Conditions that threaten women’s lives in childbirth & pregnancy


Age at interview: 32
Age at diagnosis: 31

Brief outline: Joanna's first daughter was delivered by caesarean and she was told she could try a vaginal birth after caesarean (VBAC). She went into labour at home, 9 days overdue. She had a uterine rupture which was undiscovered. Her baby died in utero and was delivered during surgery to stop the haemorrhage.

Background: Joanna is a medical sales representative, married with one daughter. This was her second pregnancy. White British.

Audio & video

Joanna had an emergency caesarean section when her first daughter was born. She had found the experience of her first caesarean so bad that she was keen to avoid having a second so was enthusiastic about a vaginal birth after caesarean (VBAC). During her second pregnancy, she was under consultant and midwife led care and it was quite late in the pregnancy that they were told that she could try for a natural birth. In October 2009 she was about 9 days overdue when her contractions started naturally at home. There was a point when in addition to the contraction pain, she experienced a searing pain, as if she “had been stabbed” and she asked her husband to get her to the hospital as quickly as possible. She now interprets this pain as the rupture which later caused her haemorrhage, but she will never know. 
Once she arrived at hospital (late Sunday night) and was examined, the midwives told her that she had not even started dilating. They monitored her for a while, then stopped. In extreme pain, not knowing what to expect from a natural birth, and tired, she was given paracetamol and Temazapan to help her rest. No one took or looked at her notes. She dozed through the night. She woke in the early morning covered in sweat feeling simultaneously hot and cold and asked her husband to get the midwives immediately. In the next two hours midwives and consultants (obstetrics, anaethesia and radiography) established that the baby had died and she was haemorrhaging massively inside (there were no external signs of the bleeding). She was told that she would have to deliver the baby, but was too weak to even contemplate it. The baby was almost 10lbs, almost 3lbs larger than her first baby. This was not picked up on, but could have contributed to her tear. She says now had she known how big the baby was she would have pushed for a caesarean section. There were disagreements with the consultant about her due dates and therefore how overdue she was.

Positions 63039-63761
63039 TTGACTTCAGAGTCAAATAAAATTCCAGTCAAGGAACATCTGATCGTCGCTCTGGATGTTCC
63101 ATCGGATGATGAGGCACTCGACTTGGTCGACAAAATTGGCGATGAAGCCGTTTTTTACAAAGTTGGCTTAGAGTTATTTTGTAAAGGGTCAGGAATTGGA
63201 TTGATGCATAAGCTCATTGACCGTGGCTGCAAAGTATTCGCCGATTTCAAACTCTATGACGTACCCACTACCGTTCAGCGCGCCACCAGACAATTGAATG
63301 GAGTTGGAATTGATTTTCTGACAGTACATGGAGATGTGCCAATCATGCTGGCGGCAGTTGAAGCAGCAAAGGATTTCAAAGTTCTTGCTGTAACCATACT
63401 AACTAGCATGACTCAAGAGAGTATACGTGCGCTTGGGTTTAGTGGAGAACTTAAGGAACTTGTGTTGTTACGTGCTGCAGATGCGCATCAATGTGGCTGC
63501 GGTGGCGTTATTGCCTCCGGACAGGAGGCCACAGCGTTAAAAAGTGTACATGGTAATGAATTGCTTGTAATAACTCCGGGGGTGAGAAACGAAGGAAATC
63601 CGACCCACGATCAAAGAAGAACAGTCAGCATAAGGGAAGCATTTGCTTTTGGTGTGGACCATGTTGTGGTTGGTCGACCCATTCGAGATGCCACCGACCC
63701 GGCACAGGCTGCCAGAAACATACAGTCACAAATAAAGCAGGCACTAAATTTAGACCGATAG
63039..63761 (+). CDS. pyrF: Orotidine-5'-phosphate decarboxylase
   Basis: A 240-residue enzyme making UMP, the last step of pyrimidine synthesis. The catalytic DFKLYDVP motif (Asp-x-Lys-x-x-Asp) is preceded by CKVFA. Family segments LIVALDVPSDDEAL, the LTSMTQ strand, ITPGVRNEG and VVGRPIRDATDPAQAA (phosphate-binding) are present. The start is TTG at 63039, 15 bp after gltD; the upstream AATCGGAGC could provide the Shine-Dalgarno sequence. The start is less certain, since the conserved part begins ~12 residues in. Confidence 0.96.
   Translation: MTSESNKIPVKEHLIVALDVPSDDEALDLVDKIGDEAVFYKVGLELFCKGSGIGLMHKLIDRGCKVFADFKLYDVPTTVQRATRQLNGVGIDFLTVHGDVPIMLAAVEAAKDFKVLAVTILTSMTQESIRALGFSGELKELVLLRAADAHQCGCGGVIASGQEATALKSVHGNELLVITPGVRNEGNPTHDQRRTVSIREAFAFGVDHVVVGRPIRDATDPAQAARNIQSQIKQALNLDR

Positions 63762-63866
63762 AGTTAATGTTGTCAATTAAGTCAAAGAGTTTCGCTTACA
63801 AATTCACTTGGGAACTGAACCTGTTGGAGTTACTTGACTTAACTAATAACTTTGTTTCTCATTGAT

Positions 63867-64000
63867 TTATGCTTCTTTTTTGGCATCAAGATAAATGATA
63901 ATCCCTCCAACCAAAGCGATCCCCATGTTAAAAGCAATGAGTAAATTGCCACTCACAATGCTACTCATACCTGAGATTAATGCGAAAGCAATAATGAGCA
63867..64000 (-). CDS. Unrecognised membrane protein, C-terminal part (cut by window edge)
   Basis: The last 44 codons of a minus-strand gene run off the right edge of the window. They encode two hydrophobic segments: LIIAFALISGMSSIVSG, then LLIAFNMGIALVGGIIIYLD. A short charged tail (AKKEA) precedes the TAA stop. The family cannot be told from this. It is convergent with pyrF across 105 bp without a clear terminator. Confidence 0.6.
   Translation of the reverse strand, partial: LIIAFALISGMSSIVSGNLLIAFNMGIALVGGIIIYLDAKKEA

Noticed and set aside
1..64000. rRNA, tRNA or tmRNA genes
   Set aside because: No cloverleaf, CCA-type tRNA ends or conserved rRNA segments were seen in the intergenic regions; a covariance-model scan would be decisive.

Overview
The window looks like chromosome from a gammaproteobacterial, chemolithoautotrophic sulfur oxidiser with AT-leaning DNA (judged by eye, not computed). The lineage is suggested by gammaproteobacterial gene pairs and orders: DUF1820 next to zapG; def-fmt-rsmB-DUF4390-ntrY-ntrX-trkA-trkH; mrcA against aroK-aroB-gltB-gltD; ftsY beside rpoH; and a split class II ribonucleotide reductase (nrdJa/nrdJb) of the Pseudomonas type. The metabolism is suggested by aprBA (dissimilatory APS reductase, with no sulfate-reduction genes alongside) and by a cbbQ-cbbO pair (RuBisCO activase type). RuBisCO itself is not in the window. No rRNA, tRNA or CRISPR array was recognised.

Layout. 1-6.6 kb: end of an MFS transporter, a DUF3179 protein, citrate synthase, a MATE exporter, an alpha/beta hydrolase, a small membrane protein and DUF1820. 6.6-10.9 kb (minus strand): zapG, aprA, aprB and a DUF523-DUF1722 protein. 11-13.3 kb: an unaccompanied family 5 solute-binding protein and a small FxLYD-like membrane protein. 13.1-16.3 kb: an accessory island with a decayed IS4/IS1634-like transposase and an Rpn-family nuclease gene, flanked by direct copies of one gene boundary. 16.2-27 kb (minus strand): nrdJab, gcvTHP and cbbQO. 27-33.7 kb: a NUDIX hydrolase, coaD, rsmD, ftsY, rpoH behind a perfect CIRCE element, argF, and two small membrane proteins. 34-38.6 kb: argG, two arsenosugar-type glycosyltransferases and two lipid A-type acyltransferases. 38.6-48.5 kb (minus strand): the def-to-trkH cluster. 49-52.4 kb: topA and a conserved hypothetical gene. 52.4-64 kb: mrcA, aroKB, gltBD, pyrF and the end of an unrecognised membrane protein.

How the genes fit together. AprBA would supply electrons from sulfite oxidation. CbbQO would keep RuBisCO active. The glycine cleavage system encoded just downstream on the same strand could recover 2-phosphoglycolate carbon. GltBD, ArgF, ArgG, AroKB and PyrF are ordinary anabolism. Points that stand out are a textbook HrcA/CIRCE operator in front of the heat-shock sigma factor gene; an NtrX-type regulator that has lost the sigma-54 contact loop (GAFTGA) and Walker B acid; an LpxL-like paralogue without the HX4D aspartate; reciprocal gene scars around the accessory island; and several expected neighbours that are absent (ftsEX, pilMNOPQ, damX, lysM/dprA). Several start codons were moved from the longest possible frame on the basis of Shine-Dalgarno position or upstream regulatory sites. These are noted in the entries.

When they realised she was bleeding internally they took her into theatre. Her husband refused to leave her and stayed with her, and the baby, throughout the operation. The operation lasted about half an hour and then she was transferred to recovery and then a high dependency unit. They were allowed to keep their baby daughter with them for a couple of days before she had to go to the morgue. She was discharged on the Thursday. She had a six-week check with the consultant who she found unsympathetic and they have had to chase the internal investigation several times. They had a meeting with the head of midwifery and others to go through the report that they had written (which identified several mistakes at various stages) but there has been no contact since, at the time of the interview . 


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